For years, the criticism of laptops has been about their displays – blue light on your face and that sense that a performer is checking email. But what if the problem isn’t the display, but the location of the display? Because being able to output video to your hardware, while you turn knobs and hit pads, could prove pretty darned useful.

Push 2 video output

And so that makes this latest hack really cool. 60 fps(!) video can now stream over a USB cable to Ableton’s Push 2 hardware. You’ll need some way of creating that video texture, but that’s there in Max for Live’s Jitter objects.

David Butler’s imp.push object, out last week, makes short work of this.

The ingredients that made this possible:
1. Ableton’s API documentation for Push 2, available now on GitHub thanks to Ableton and a lot of hard work by Ralf Suckow.

2. libusb

Learn more at this blog post:
imp.push Beta Released

Get the latest version (or collaborate) at GitHub

Next up on his to-do list – what to do with those RGB pads.

Here’s an impressive video from Cycling ’74 — scooped us on this story last week, hat tip to them.

Thanks to Bjorn Vayner for the tip!


Push 2 mappings

And while you’re finding cool stuff to do to expand your Push 2 capabilities, don’t miss this free set of scripts.

Ubermap is a free and open source script for Push 2 designed to let you map VST and AU plug-ins to your Push controller. What’s great about this is that there’s no middle man – nothing like Komplete Kontrol running between you and your plug-in, just direct mapping of parameters. It’s not as powerful or extensive as the Isotonik tool we covered last week, and it’s limited to Push 2 (with some Push 1 support), so you’ll still want to go that route if you fancy using other controller hardware. But the two can be viewed as complementary, particularly as all of this is possible because of Ableton’s API documentation.

You can find the scripts on the Ableton forum:

Ubermap for Push 2 (VST/AU parameter remapping)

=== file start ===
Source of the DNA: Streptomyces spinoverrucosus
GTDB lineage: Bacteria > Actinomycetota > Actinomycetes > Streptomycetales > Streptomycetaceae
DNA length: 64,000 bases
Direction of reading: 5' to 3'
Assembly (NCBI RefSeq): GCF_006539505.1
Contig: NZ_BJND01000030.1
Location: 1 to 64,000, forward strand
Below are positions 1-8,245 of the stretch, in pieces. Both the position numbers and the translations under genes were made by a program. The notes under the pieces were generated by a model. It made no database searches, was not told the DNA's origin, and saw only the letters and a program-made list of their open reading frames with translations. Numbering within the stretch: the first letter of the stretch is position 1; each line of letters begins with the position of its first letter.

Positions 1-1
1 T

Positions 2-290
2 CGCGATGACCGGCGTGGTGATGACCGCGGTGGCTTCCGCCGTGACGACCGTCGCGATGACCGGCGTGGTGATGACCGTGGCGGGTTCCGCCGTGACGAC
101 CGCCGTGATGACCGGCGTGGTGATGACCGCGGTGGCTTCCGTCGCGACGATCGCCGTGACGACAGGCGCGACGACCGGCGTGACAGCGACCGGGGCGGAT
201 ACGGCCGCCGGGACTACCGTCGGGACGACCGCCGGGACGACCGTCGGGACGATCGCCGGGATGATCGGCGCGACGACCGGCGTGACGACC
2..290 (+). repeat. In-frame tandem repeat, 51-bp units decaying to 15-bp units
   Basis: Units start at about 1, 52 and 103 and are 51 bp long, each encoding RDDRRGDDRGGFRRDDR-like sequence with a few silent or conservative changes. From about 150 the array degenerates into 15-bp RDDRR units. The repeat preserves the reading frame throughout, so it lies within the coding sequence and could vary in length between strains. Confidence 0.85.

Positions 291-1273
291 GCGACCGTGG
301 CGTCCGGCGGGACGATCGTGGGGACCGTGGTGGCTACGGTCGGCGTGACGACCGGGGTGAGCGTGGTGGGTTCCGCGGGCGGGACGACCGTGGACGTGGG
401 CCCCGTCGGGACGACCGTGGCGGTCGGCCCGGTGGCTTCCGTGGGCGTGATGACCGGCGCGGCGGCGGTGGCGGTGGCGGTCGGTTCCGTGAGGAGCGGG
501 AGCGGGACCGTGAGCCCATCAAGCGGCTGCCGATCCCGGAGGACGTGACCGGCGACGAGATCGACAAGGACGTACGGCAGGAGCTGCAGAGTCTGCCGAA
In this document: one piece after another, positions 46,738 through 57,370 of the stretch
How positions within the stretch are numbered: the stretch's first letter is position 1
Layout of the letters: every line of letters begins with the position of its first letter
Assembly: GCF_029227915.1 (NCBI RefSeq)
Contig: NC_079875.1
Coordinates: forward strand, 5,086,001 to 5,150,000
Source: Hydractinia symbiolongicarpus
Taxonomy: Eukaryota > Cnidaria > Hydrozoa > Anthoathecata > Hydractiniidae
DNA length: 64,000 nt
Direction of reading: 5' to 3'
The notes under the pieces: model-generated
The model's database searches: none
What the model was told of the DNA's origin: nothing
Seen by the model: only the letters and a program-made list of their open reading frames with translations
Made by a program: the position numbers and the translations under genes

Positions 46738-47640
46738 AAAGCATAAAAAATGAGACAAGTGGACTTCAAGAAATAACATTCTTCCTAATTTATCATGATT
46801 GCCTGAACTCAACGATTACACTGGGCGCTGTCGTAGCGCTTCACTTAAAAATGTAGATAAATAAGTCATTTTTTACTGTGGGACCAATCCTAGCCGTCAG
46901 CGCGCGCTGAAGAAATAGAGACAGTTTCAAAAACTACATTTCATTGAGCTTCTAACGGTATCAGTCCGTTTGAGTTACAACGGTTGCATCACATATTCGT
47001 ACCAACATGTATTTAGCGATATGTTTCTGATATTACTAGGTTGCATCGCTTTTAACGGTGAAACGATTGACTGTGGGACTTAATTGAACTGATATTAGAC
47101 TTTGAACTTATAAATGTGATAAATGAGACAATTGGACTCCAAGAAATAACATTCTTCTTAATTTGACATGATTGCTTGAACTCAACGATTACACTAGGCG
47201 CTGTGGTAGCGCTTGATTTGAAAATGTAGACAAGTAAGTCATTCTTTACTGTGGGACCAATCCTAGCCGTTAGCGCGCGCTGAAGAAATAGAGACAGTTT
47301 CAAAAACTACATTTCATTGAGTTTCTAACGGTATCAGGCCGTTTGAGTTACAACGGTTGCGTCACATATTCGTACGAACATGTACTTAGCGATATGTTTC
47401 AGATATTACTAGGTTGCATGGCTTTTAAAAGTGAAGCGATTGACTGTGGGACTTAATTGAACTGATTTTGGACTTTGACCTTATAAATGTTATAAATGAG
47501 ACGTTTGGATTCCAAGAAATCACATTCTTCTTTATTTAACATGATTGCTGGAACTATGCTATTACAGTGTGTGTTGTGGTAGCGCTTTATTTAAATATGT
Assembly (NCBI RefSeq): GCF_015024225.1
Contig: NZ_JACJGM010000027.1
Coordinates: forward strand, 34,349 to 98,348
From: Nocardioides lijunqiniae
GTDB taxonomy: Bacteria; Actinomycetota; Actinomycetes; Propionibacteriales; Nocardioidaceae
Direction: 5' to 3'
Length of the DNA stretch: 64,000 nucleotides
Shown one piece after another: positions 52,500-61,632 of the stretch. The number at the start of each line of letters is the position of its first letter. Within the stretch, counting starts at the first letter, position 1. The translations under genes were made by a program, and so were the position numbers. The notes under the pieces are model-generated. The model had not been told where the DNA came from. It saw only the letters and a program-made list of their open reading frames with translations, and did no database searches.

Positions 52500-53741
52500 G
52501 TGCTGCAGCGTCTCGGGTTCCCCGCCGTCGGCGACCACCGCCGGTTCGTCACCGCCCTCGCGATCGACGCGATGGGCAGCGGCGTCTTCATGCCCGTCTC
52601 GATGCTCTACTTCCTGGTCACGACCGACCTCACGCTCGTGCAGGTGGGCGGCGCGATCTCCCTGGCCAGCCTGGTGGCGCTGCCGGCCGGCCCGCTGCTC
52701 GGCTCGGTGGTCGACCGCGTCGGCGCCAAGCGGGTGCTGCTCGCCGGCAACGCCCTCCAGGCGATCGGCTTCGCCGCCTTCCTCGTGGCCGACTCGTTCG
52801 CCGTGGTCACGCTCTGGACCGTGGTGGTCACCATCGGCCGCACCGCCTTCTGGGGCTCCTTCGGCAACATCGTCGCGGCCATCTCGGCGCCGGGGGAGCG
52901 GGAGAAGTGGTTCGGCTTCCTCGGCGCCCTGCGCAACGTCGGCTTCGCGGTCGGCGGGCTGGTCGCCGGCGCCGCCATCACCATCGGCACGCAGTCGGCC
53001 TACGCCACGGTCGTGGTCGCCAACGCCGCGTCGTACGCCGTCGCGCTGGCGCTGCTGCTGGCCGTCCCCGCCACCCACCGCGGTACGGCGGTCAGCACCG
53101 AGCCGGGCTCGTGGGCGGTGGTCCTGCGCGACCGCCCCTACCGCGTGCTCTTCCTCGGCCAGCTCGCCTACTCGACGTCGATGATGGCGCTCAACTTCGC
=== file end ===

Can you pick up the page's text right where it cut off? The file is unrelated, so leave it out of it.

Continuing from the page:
There are links there to more documentation and tips on configuration of various plug-ins. Or to grab everything directly, head to GitHub:

Now, let’s hope this paves the way for more native support in future releases of Live, and some sort of interface for doing this in the software without custom scripts. But there’s no reason to wait – these solutions do work now.


Ableton just released every last detail of how Push 2 works

You can now access the Push 2 display from Max

Ableton hacks: map anything, even Kontakt and Reaktor

  • When I read the lead paragraph I thought you were going to announce a head-up display hack. Miniprojectors beam nodes onto a panoramic plexiglass face shield. The audience see the performers face mapped in neon hieroglyphics, you snatch at luminous funky phantoms like an escaped mental patient wrestling with demons.

  • James

    There’s a community-consensus mapping which can be installed for all native devices without Ubermap. However, I thought ableton revisited this with the release of push 2, no? the instant mapping is more pragmatically hands-on, and with dynamic parameter banks, I’m not even sure if changing the will sum it up. (Now if more m4l developers put some consideration into the order of the identifiers for their parameters that would solve itself as well.)

  • Bwax

    Love Ableton and Push 2, but I’ll never understand why they continually drop the ball five yards from the goal line and leave it to third parties to score the touchdown on things like this. Did they really think those static and generic Bank 1, Bank 2, etc. would be enough for users? Frustrating.

  • Tom Duncalf

    Thanks for mentioning my Ubermap script. I’ve got quite a few ideas for improvements, both in terms of ease of use and functionality, which I’ll hopefully get to implementing in the next few weeks – keep an eye on the thread, Github or I’ve created a Twitter account,, for updates. Cheers and hope you enjoy!

  • PaulDavisTheFirst

    For whatever it’s worth, Ableton’s impressive documentation job has allowed us to recently add Push 2 support to Ardour (& Mixbus). You’ll probably see it in the next release. For the video display, we draw what we want using Cairo (a C/C++ 2D drawing library) and then blit to the device via libusb. It’s super spiffy. We are only rendering at 25fps right now, but that could trivially change if we found a reason to do so.